By Kate Shellnutt Fewer pastors are politically engaged this election; fewer still are speaking for Trump from the pulpit. The candidate behind the biggest Republican push to allow pastors to back politicians from the pulpit has received fewer sermon endorsements than his presidential opponent, who favors the current ban. According to a new Pew Research survey, 1 percent of churchgoers said their pastor has spoken positively of Donald Trump, compared to 6 percent who heard praise for Hillary Clinton. Trump was also the subject of more pastoral criticism: 7 percent said their leaders spoke against Trump and 4 percent against Clinton. Trump’s religious freedom platform centers around his promise to get rid of the Johnson Amendment, which bars churches and other tax-exempt non-profits from endorsing or disavowing candidates, but still allows them to speak generally about political issues. “After 30 years of the so-called conservative leaders who have been elected by evangelicals, none of them thought to advocate for the repeal of the Johnson amendment, giving evangelical leaders political free speech,” Jerry Falwell Jr., Liberty University president and early Trump endorser, toldTime magazine. “ thinks it is going to be a revolution in the Christian world.” Even with the current the ban, which has been part of …read more Source:: Christianity Today       ...
Continue Reading »
Christian

Trends Among Growing Churches: Some Reflections on the Fastest Growing and Largest U.S. Churches

By Ed Stetzer Large and fast-growing churches make sacrifices for the kingdom of God. Outreach Magazine just released their Outreach 100 issue for 2013. LifeWay Research does the research for this issue. I was particularly encouraged to see the list focus especially on fastest growing churches. You can subscribe to the magazine here. Here is my article with a bit of analysis of some of the fastest-growing churches in America. —————————- Each year at LifeWay Research, we work together with Outreach Magazine to create the Outreach 100 listings of the country’s Fastest-Growing and Largest Churches. On one hand, these lists are one of the most anticipated things we do each year. People seem to eagerly await the lists so they can learn from these churches about what God is doing to build his kingdom across the United States. On the other hand, there are those who complain about the lists. They seem to think this is a way of exalting “big churches” in an effort to make them look better than the churches that are not on the list, when nothing could be further from the truth. Remember folks: facts are our friends. I love to learn. I have spent …read more Source:: Christianity Today       ...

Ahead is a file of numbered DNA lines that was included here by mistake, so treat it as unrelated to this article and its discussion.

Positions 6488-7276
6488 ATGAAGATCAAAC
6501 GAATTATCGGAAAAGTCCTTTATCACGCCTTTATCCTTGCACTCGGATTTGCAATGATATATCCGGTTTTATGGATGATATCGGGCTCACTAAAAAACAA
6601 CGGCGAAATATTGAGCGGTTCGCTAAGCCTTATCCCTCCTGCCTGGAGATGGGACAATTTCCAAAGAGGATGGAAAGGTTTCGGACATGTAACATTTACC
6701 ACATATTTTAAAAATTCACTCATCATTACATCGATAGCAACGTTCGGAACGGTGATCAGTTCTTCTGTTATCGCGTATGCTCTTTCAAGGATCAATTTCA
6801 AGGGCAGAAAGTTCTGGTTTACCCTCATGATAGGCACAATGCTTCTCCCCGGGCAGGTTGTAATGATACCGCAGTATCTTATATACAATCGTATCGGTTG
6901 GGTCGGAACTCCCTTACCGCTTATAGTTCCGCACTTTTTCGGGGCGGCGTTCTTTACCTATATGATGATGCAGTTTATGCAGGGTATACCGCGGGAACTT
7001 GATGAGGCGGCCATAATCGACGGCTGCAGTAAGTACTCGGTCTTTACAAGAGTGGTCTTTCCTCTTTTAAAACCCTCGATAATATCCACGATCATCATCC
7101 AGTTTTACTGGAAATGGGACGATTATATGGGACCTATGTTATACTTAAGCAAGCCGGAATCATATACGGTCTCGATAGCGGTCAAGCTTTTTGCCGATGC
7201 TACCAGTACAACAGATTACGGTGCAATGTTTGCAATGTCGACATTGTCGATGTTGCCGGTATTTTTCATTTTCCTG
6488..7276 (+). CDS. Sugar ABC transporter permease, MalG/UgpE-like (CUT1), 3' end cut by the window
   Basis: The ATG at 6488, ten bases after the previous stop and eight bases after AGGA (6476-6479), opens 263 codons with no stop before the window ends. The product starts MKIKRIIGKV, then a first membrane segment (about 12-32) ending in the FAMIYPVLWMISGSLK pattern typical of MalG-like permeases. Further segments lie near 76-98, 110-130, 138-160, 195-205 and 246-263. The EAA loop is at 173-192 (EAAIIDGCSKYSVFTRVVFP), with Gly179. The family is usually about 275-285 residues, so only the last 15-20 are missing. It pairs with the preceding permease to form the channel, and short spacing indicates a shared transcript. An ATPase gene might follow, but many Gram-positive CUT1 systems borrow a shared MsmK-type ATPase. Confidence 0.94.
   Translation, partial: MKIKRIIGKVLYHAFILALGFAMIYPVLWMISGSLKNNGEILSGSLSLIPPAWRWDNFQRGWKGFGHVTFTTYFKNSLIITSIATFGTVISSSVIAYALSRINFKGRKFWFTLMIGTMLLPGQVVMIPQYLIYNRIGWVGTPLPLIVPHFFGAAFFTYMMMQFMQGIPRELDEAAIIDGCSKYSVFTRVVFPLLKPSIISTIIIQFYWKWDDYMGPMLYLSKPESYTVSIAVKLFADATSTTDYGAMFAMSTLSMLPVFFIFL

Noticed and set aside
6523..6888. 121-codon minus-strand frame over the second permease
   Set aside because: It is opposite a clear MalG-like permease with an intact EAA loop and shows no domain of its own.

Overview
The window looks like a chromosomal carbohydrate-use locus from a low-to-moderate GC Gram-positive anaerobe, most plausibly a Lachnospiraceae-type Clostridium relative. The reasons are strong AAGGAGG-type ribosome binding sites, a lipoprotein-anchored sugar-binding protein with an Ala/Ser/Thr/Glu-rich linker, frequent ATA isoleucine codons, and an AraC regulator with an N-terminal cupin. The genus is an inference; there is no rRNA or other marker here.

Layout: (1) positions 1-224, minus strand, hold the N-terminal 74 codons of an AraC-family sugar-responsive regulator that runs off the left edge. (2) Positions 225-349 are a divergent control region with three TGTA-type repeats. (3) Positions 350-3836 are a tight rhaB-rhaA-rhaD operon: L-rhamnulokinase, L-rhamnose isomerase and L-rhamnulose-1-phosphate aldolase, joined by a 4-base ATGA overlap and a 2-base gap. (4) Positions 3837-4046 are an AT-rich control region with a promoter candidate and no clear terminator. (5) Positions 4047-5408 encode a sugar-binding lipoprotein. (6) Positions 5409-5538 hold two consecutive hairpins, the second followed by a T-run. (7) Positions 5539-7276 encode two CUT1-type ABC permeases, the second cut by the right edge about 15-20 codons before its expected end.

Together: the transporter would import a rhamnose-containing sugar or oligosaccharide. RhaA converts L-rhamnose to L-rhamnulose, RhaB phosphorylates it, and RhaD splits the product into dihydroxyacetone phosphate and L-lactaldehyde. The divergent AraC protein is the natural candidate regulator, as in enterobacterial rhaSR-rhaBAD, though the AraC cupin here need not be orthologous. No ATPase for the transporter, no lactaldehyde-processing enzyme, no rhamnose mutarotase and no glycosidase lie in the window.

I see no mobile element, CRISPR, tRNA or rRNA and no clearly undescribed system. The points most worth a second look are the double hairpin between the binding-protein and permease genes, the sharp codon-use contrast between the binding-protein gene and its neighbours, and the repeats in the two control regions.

Continue Reading »
Christian

We Need More Politics on Social Media, Not Less

By Alicia Rollins, guest writer How our feeds feed popular opinion. I hesitated to sign up for a Twitter account years ago, knowing I didn’t need anything else to distract or disconnect me from my real-life relationships. These common stigmas of social media began to fade when someone pointed out to me: “An important conversation is happening and will continue to happen whether you are there or not.” I quickly learned that she was right. On Twitter, I tapped into new perspectives. I found myself in communication overload, following significant conversations on politics, race, theology, and art. Jon Stewart once said that “the Internet is just a world passing around notes in the classroom.” Except this time, the messages don’t just come from our friends and neighbors, but also world leaders, celebrities, experts, and influencers. Surrounded by so many voices, how could any one of us make a difference? What do I possibly have to offer to these conversations? And given the potential for controversy, wouldn’t it be easier not to try? A few years of tweeting, retweeting, and replying later, I still find myself scrutinizing and questioning my participation in social media. I’m no expert, and I worry whether it’s actually wise to speak out on every …read more Source:: Christianity Today       ...
Continue Reading »
Christian

Eight Barriers To Multiplication, Part 2

By Daniel Im Is something stopping you from starting a new church plant? In the previous article, we addressed the first four barriers to multiplication: Fear Perceived and Actual Scarcity Bad Math Church Centricity In today’s article, we will address the next four barriers to multiplication. 5. Don’t See the Need for Multiplication Before churches can multiply, they need to see it first. The problem is, many churches don’t see the need for multiplication. They assume that multiplication is not for them. Their reasoning is predicated on the assumption that other churches will multiply. While they may understand the vision behind multiplication, they just don’t have a personal conviction to multiply. We believe every church should not only embrace a vision of multiplication, but personally engage in multiplication. Leaders do need to assume that even some of the most committed Christians will not have a pre-existing favorable disposition towards multiplication, and will see multiplication as the church’s responsibility and not theirs. This is why it’s vital to share the vision for multiplication, consistently, clearly,
 and in different forms and fashions each time. We saw this clearly in our research. You can click here to get the State of Church Planting Research Report …read more Source:: Christianity Today       ...
Continue Reading »